This primer includes writing by N. Scott Momaday, Paula Gunn Allen, James Welch, Joy Harjo, Sherman Alexie, Ray Young Bear, Leslie Marmon Silko, Wendy Rose, and others.

---- and Shawn Wong (eds). Asian American Literature: A Brief Introduction and Anthology. New York: HarperCollins College Publishers, 1996.
This anthology presents writings by Hisaye Yamamoto, Bharati Mukherjee, Jessica Hagedorn, Cathy Song, Marilyn Chin, Woo Ping Chin, Yelina Hasu Houston, and others.

Young, Al. African-American Literature: A Brief Introduction and Anthology. New York: HarperCollins College Publishers, 1996.
Works by Ishmael Reed, James Baldwin, Toni Morrison, Alice Walker, Jerome Wilson, W. E. B. DuBois, James Weldon Johnson, Langston Hughes, Maya Angelou, Lucille Clifton, and others are included in this collection.

Film/Video

Personal Problems. Directed by Bill Gunn and Ishmael Reed.
Personal Problems portrays the life of a nurse's aide as she negotiates her husband, lover, work, and family.

The Only Language She Knows. A collaboration with writer, Genny Lim. Produced by Ishmael Reed.

Two-Fer. Co-produced by Ishmael Reed.
Directed by Cecil Brown, this film follows the fictional life of author and filmmaker Calvin Hunter as he tries to negotiate his way to tenure at a Bay Area college.

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Works about the Author

Dick, Bruce (ed). The Critical Response to Ishmael Reed. Westport, CT: Greenwood Publishing Group, 1999.
This reader includes critical articles on all of Reed's major works, along with a thorough bibliography.

Fox, Robert Elliot. Conscientious Sorcerers: The Black Postmodernist Fiction of Leroi Jones-Amiri Baraka, Ishmael Reed, and Samuel R. Delany. Westport, CT: Greenwood Publishing Group, 1987.
This post-structuralist reading of Baraka, Reed, and Delany explores the connections between those major figures.

Martin, Reginald. Ishmael Reed and the New Black Aesthetic Critics. Houndmills, Basingstoke, Hampshire: Palgrave Macmillan, 1988.
The author reconsiders Reed's aesthetics in the context of African American literary criticism.

McGee, Patrick. Ishmael Reed and the Ends of Race. New York: Palgrave Macmillan, 1997.
McGee analyzes Reed's work in the context of feminist criticism and race theory.

Ishmael Reed Publications
www.ishmaelreedpub.com
This site is an archive of the author's magazine publications.

Modern American Poetry: About Ishmael Reed's Life and Work
http://www.english.uiuc.edu/maps/poets/m_r/reed/about.htm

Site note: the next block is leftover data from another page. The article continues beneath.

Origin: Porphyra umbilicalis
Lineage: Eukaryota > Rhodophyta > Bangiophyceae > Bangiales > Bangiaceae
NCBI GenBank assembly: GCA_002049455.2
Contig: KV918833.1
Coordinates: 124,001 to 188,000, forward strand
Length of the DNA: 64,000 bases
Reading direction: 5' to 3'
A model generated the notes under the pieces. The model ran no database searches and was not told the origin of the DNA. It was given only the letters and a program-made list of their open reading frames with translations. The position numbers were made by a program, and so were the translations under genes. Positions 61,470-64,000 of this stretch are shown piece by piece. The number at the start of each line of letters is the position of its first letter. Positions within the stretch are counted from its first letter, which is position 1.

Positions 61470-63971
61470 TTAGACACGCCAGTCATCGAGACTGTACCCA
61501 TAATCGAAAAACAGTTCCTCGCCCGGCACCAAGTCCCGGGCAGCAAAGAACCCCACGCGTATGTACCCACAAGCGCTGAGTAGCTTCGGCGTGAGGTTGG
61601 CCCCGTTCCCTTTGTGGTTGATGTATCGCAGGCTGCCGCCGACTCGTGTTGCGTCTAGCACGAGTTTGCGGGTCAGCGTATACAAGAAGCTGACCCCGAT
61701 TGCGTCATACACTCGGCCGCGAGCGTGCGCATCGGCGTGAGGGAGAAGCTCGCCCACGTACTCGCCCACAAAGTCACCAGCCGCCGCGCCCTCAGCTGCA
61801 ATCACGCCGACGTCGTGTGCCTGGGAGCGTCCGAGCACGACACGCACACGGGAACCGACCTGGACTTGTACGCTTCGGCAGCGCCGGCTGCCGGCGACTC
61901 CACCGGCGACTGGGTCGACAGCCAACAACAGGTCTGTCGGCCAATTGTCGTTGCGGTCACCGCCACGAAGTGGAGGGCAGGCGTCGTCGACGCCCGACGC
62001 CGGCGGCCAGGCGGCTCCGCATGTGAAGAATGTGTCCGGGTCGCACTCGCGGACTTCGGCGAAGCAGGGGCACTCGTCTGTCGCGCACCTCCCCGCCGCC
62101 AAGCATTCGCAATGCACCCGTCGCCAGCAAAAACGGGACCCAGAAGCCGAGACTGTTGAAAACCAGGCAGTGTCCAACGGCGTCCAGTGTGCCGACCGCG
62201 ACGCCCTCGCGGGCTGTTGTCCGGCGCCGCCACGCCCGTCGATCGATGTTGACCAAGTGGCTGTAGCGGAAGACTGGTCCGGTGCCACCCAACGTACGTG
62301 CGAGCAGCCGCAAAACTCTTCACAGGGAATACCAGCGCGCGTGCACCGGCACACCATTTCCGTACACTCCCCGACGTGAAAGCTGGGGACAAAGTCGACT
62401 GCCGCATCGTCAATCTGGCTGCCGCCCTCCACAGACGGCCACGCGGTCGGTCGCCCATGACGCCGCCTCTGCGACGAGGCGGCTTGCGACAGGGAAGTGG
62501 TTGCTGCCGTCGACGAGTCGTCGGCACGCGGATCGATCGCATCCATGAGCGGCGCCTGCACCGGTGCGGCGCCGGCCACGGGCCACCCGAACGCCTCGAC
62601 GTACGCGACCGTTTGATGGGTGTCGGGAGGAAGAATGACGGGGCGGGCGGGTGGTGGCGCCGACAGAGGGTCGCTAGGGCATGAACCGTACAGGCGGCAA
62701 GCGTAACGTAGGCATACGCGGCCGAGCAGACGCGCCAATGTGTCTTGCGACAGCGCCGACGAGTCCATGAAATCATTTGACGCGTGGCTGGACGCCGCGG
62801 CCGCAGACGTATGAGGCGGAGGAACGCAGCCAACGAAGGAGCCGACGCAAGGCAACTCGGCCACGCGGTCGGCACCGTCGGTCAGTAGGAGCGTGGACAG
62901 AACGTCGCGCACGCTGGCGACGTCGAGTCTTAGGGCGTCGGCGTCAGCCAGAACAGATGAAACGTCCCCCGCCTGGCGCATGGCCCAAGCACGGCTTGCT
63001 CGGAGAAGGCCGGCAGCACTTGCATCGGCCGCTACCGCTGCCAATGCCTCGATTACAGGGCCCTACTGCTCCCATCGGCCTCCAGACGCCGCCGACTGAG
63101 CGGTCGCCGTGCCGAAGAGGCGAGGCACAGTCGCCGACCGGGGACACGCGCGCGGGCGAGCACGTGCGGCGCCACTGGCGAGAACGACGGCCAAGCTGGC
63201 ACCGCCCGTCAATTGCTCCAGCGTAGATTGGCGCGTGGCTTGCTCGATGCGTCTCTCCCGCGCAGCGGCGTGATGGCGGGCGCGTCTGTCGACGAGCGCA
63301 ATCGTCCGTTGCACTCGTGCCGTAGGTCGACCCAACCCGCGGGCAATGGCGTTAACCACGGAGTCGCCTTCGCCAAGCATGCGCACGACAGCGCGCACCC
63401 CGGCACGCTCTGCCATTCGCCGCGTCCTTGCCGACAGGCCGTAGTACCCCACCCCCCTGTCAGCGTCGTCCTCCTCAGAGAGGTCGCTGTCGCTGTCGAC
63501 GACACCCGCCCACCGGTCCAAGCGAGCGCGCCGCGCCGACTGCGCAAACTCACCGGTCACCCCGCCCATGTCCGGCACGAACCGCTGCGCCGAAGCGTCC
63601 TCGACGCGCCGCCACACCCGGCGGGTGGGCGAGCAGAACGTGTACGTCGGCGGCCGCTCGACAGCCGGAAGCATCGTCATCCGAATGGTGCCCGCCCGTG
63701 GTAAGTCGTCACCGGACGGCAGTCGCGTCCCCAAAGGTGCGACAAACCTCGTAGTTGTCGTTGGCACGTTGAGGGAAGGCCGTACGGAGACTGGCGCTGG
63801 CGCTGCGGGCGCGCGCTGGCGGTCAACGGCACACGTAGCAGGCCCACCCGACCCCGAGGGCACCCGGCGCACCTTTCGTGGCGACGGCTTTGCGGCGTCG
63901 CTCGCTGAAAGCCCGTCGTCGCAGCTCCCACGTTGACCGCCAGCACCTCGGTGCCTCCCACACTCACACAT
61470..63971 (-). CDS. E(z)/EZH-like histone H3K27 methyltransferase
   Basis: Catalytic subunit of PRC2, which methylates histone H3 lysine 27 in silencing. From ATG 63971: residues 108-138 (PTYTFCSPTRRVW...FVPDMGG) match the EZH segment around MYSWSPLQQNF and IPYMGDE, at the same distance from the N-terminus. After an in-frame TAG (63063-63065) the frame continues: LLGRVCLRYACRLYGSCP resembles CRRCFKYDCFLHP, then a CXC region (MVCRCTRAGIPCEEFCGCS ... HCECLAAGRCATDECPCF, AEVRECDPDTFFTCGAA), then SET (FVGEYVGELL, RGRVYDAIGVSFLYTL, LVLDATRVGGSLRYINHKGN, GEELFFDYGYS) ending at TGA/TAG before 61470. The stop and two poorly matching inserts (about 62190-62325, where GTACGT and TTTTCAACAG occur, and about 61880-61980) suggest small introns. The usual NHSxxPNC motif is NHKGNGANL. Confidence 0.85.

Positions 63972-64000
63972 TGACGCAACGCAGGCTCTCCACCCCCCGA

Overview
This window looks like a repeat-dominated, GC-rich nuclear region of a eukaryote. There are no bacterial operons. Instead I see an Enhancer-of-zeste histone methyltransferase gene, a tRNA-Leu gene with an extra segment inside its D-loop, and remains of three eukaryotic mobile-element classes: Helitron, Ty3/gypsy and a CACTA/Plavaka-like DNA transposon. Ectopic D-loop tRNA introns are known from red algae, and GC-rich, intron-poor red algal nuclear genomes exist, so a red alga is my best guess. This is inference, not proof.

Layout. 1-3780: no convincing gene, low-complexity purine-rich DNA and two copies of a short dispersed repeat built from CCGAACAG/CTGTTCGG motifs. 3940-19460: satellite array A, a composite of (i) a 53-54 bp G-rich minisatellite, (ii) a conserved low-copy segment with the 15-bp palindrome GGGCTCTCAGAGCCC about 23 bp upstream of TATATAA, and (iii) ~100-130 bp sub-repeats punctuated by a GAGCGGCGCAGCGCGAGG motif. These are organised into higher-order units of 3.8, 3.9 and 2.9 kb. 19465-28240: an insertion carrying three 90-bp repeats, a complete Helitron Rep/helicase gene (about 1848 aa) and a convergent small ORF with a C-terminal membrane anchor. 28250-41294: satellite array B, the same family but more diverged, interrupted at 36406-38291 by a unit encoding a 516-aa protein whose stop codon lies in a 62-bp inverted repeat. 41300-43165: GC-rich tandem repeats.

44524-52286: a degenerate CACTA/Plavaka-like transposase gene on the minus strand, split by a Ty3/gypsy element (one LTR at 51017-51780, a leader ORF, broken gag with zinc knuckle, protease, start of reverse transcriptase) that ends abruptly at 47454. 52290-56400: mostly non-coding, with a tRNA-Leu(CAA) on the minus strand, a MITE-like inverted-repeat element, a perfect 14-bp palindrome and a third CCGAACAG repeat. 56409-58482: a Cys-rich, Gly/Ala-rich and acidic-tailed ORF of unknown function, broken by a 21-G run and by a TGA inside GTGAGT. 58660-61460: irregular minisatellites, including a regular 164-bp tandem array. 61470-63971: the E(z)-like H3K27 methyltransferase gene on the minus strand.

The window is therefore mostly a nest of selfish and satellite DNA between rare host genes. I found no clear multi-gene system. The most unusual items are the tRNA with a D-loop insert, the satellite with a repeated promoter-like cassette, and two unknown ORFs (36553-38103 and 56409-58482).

This site has further information about Ishmael Reed's writings.

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Graciela Limón

Works by the Author
Works about the Author

Works by the Author

Limón, Graciela. The Day of the Moon. Texas: Arte Público Press, 1999.
In this story of forbidden love, the reader encounters four generations of the Betancourt family. The epic tale spans the 20th century, and the Southwest and Mexico, and deals with issues of skin color, gender, religious boundaries, and life and death.

---. Erased Faces. Texas: Arte Público Press, 2001.

----. In Search of Bernabé. Texas: Arte Público Press, 1993.
In Graciela Limón's first novel, the reader follows a female Mexican protagonist on an intrigue-filled international odyssey to find her son, from whom she was separated in the chaos that followed the assassination of Archbishop Romero in El Salvador. In Search of Bernabé; is a family saga that has repercussions of biblical dimensions.

----. The Memories of Ana Calderón. Texas: Arte Público Press, 2001.
Graciela Limón takes her reader on a journey through the tangled past of Ana Calderón, who, as a child, moved with her family from a Mexican fishing village to the United States and endured the hardships of migrant life along the way. As the family saga grows more and more complex, the heroine attempts to come to terms with two cultures, grueling work, and a destiny of torture and unfulfilled desires.

----. Song of the Hummingbird. Texas: Arte Público Press, 1996.
This historical novel chronicles the life of an 82-year-old Aztec princess dying in a convent as she confesses her final sins to a captivated priest. In the telling of her story, she reveals an account of the sixteenth century Spanish conquest of Mexico unlike any the priest has ever heard -- or could have imagined -- before.

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Works about the Author

Rebolledo, Tey Diana. Women Singing in the Snow: A Cultural Analyis of Chicana Literature. Tucson: University of Arizona Press, 1995.
This analysis of the Chicana literary tradition traces the development of Chicana literature from 1848 to the present.

Enduring Survival
http://voices.cla.umn.edu/resound/fiction/2001/erasedfaces.html
This page offers a review of Erased Faces.